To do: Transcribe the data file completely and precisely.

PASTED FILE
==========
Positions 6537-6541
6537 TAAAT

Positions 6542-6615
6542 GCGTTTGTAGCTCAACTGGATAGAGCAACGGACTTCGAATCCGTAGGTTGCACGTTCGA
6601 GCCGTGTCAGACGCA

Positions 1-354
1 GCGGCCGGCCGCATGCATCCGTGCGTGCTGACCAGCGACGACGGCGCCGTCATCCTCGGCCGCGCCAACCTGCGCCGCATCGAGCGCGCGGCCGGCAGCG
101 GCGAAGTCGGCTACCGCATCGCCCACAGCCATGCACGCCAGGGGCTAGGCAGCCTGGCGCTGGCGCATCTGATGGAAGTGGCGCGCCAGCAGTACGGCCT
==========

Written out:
Positions 6537-6541
6537 TAAAT

Positions 6542-6615
6542 GCGTTTGTAGCTCAACTGGATAGAGCAACGGACTTCGAATCCGTAGGTTGCACGTTCGA
6601 GCCGTGTCAGACGCA

Positions 1-354
1 GCGGCCGGCCGCATGCATCCGTGCGTGCTGACCAGCGACGACGGCGCCGTCATCCTCGGCCGCGCCAACCTGCGCCGCATCGAGCGCGCGGCCGGCAGCG
101 GCGAAGTCGGCTACCGCATCGCCCACAGCCATGCACGCCAGGGGCTAGGCAGCCTGGCGCTGGCGCATCTGATGGAAGTGGCGCGCCAGCAGTACGGCCT